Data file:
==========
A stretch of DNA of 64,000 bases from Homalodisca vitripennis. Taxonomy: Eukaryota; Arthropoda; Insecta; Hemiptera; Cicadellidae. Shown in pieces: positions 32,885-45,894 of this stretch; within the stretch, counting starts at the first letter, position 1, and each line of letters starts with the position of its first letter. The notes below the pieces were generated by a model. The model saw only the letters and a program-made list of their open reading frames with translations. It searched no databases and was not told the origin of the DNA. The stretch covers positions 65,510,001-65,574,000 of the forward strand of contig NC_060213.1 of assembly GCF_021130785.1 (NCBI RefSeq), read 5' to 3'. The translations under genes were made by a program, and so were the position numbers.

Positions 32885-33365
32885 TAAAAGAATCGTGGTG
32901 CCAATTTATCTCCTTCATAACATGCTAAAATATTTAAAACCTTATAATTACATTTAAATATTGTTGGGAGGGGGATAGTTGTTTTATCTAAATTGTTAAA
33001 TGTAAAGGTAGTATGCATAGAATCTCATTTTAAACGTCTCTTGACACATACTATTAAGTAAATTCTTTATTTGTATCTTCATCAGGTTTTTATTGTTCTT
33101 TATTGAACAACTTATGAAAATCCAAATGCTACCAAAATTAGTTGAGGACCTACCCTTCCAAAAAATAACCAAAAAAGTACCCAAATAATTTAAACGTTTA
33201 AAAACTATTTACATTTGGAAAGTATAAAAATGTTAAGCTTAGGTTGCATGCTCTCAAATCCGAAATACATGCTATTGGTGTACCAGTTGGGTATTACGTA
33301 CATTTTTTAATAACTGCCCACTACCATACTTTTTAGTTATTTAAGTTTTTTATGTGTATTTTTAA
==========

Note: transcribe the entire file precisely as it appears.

A stretch of DNA of 64,000 bases from Homalodisca vitripennis. Taxonomy: Eukaryota; Arthropoda; Insecta; Hemiptera; Cicadellidae. Shown in pieces: positions 32,885-45,894 of this stretch; within the stretch, counting starts at the first letter, position 1, and each line of letters starts with the position of its first letter. The notes below the pieces were generated by a model. The model saw only the letters and a program-made list of their open reading frames with translations. It searched no databases and was not told the origin of the DNA. The stretch covers positions 65,510,001-65,574,000 of the forward strand of contig NC_060213.1 of assembly GCF_021130785.1 (NCBI RefSeq), read 5' to 3'. The translations under genes were made by a program, and so were the position numbers.

Positions 32885-33365
32885 TAAAAGAATCGTGGTG
32901 CCAATTTATCTCCTTCATAACATGCTAAAATATTTAAAACCTTATAATTACATTTAAATATTGTTGGGAGGGGGATAGTTGTTTTATCTAAATTGTTAAA
33001 TGTAAAGGTAGTATGCATAGAATCTCATTTTAAACGTCTCTTGACACATACTATTAAGTAAATTCTTTATTTGTATCTTCATCAGGTTTTTATTGTTCTT
33101 TATTGAACAACTTATGAAAATCCAAATGCTACCAAAATTAGTTGAGGACCTACCCTTCCAAAAAATAACCAAAAAAGTACCCAAATAATTTAAACGTTTA
33201 AAAACTATTTACATTTGGAAAGTATAAAAATGTTAAGCTTAGGTTGCATGCTCTCAAATCCGAAATACATGCTATTGGTGTACCAGTTGGGTATTACGTA
33301 CATTTTTTAATAACTGCCCACTACCATACTTTTTAGTTATTTAAGTTTTTTATGTGTATTTTTAA